We need to trust that we can overcome any upheavals. Initially, it might seem very heavy and big, but it gets lighter and clearer daily. Our minds are very powerful, and it does wonders. I'm not saying we must push down and put aside our emotions and feelings - we should allow and feel all of it, regardless of how long it takes to process and subside. We let it sink in and try to see the lesson in every situation. Usually, they are a chance to show us something for healing or growth, or both, and it might not show up right away, but with time, it will become clear why. Before that happens, we can only try to remain calm and grounded, so we deeply anchor ourselves, our hopes, our faith, and our beliefs to ride it out. The eye of the storm is usually calmest while the surroundings are going crazy - that's how we want to try to maintain while waiting for the wave to pass.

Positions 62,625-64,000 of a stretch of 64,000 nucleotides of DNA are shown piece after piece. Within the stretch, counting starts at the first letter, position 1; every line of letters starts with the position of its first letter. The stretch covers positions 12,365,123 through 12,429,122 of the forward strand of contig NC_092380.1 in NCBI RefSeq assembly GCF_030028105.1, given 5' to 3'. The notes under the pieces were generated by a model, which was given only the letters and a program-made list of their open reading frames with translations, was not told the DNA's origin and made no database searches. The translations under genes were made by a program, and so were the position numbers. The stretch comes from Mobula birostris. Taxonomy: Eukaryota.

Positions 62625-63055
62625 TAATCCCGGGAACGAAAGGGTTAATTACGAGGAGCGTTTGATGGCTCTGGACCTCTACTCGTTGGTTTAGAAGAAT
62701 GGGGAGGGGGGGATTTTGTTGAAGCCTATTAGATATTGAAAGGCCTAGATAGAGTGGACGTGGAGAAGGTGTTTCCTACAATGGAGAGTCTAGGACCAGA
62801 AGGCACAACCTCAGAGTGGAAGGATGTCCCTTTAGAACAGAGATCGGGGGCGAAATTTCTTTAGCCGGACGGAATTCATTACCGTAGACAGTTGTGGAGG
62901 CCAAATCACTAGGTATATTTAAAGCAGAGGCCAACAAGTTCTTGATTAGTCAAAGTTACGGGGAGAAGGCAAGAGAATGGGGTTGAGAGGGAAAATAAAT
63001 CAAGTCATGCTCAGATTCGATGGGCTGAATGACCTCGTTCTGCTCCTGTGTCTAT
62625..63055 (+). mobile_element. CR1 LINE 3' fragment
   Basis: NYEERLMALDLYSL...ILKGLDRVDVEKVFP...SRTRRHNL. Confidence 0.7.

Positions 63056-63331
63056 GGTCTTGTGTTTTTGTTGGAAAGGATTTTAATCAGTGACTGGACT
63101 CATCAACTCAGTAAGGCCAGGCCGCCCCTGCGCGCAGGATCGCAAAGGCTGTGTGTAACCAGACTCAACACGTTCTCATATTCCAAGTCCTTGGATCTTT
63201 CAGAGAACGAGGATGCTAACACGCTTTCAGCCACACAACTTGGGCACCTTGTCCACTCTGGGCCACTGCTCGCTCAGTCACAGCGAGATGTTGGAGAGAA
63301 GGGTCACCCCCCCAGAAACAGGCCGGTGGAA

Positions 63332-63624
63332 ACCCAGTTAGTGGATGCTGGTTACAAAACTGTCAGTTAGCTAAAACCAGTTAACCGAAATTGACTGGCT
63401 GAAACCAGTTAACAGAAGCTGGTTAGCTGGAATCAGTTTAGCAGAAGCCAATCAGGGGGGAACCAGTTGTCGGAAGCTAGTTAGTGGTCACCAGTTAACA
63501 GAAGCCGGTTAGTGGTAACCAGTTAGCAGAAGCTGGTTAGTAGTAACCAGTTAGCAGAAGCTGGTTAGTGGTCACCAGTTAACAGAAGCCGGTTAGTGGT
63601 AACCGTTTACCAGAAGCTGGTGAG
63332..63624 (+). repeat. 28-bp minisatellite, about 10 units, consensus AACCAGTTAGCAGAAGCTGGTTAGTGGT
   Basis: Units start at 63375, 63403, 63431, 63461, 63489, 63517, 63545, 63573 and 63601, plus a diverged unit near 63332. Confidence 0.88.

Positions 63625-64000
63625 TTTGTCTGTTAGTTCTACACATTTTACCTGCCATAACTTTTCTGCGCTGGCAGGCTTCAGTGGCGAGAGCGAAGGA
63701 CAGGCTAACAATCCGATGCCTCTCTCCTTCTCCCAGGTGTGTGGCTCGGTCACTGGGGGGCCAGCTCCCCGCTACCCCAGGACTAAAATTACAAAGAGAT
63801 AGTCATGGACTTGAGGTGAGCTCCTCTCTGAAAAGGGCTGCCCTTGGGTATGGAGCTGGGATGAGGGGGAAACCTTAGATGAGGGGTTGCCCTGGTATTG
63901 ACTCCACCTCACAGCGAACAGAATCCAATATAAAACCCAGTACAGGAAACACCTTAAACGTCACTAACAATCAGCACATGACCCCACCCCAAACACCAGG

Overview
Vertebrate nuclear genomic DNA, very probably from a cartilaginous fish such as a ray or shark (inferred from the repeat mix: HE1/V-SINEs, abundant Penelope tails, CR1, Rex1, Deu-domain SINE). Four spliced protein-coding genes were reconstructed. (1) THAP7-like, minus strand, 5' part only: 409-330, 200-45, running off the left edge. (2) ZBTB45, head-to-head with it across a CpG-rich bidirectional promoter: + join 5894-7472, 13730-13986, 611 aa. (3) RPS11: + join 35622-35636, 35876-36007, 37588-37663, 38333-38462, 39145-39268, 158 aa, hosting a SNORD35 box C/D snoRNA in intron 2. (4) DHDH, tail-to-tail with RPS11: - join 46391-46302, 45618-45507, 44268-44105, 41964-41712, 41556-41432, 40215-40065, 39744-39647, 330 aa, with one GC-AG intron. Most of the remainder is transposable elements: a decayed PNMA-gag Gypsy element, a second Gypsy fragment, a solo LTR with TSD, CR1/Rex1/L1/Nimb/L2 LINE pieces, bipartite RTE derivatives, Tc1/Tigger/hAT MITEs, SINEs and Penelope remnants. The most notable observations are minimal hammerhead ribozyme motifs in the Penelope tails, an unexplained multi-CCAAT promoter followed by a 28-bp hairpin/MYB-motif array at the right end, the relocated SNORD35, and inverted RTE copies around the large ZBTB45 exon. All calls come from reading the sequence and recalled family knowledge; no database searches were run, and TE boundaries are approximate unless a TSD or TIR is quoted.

PRACTICAL THINGS WE CAN DO
In all that frantic moment of being caught in a storm, sometimes we don't seem to see the end of it or any way out, and it's so normal how we feel this unwanted situation has suffocated us. Remember, it is a situation, and it is temporary, although it might feel forever. While we go through this temporary overcast, we can find practical ways to lighten the feelings. If it's a scenario with practical solutions (e.g. financial, a change of job, taking some time off from burning out, etc.), then look into what actions can be taken to detach ourselves from those negative thoughts for a while. Be open to asking for and receiving help if it's an option that can elevate the situation. Look for alternatives that might not be ideal but a stepping-stone for the time being while retreating and recovering a little. If it's a scenario without a practical solution (e.g. death of a dear one, breakup, etc.), sadly, there are
no quick-fix band-aids to heal or resolve it. It takes time and effort to heal from it. Talk to friends, exercise, have a routine, eat healthily, and look after ourselves first. Be open to talking to a professional or going to therapy.